Text of the public lecture given on 8 July 2007 in conjunction with the official opening of the National University of Singapore Bukit Timah Campus.
A new University of Malaya was founded in 1949 in the shadow of the Malayan emergency and the communist victory in China. For the next decade, there was for many the shadow of a “third China”. For others, they worked hard for the failed Malaya/Malaysia project. Only those who wished for a separate Singapore got what they wanted. Bukit Timah campus saw two generations work and play through some exciting times. A third generation has returned the campus at a time when Singapore is in the midst of remaking itself. Will it also live in interesting times? For this talk, I shall focus on three themes, two of which have stayed strong in my memory: the first is the China Presence; the second reflections on the Malaya Dream; and finally some thoughts on remaking Singapore.
The talk does not try to tell a continuing story. It is about memories and historical observations that end with a few thoughts about the future. The subject is not so much about the Bukit Timah campus as about the university that was established here in 1949. I shall not talk about Raffles College that first occupied this site but about some interesting features concerning the first generations of students of the university. The first of those included those of both Raffles College and the King Edward VII College of Medicine.
My wife and I are delighted to be back on the campus that nurtured us. I assume you too are all here to walk the corridors again. This is where two generations of students grew up, and many went on to run the two countries of Malaysia and Singapore. I am here today not to give a scholarly lecture, but to offer a highly selective sharing of memories and nostalgia, with speculations, reconstructions, evocations and some observations. The subject is not so much about the campus — you will hear more about the campus itself from Kevin Tan — as about the new university that was established here in 1949 and the university renewed, and given a new name, in 1980.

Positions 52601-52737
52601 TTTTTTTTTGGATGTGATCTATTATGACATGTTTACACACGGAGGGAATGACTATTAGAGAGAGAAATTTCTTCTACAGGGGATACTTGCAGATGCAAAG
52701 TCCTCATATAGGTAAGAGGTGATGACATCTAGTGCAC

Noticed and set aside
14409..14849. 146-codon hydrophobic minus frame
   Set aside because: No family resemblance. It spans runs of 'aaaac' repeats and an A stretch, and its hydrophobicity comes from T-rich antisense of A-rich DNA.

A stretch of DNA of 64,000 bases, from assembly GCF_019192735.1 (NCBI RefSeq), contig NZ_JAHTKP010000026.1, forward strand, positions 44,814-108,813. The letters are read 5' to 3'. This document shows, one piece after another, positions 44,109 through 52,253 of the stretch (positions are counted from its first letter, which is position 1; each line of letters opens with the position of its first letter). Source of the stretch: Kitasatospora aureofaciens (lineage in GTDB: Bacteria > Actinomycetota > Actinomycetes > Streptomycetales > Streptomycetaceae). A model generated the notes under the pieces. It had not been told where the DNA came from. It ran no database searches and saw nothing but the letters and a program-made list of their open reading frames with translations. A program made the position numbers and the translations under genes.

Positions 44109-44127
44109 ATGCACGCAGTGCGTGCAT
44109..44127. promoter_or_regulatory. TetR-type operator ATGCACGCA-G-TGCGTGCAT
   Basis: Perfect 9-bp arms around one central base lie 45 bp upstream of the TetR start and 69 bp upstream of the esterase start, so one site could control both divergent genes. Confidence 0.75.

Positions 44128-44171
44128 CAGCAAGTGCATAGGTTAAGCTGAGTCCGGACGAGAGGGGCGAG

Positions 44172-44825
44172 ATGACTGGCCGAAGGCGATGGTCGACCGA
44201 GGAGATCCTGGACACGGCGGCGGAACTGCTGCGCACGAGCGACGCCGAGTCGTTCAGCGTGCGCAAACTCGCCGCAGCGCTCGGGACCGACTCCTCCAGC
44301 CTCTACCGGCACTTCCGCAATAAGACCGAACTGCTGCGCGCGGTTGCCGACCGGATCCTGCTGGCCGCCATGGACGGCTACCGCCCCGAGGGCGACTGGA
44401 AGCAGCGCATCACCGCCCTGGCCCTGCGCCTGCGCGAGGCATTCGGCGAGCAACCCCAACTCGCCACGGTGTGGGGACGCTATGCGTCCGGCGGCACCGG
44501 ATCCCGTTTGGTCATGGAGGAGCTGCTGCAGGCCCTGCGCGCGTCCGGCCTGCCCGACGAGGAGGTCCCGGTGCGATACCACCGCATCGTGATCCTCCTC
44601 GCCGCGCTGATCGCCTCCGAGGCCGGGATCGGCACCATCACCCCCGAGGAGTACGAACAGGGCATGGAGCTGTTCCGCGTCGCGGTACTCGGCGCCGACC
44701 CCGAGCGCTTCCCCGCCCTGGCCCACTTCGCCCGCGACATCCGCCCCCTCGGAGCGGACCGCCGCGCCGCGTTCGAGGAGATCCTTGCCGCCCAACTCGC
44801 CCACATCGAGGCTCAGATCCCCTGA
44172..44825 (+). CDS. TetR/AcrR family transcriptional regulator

I do not need to tell you what a university is, but want to stress that each university meets a need and reflects the aspirations of a state or a people, or a section of the people. With a public university, it is usually the product of the agreed needs of state and society as a whole. The new university in 1949, the University of Malaya, was essentially a colonial university, one of several in the British Empire that were established on the eve of decolonization. What was distinctive about it was that it was an English-language university in the Malay world and was located in a city whose population was three-quarters Chinese. Thus the name of the university was a decisive statement. The university was to serve all the communities of British Malaya and represented a belated effort to prepare those communities for a future nation to be called Malaya. Two small points of note: the colonial government did not look backwards and call it the U. of British Malaya but looked forward to a Malayan future. It did, however, tie the new university to the Commonwealth university system and that gave it an immediate legitimacy in a large family of universities.
Given that background, it is perhaps not too surprising that this new university experienced divisions and reinventions as the world around it began to change. The social and political complexities were great, so the university was probably doomed to divide but it avoided failure by reinventing itself whenever necessary to meet new needs.
The three generations in my title refer to the first two that lived through the period of divisions and early efforts at reinvention and then the third that studied at the reinvented National University and has been helping to retool and upgrade it ever since. For the first two, I shall talk about their distinctive features in terms of two images, The China Presence and The Malaya Dream. For the third, I shall look to an image of The Singapore Remaking. I should add that The Chinese Presence and The Malaya Dream overlapped in the hearts of minds of the first two generations, but I shall try to talk about them separately.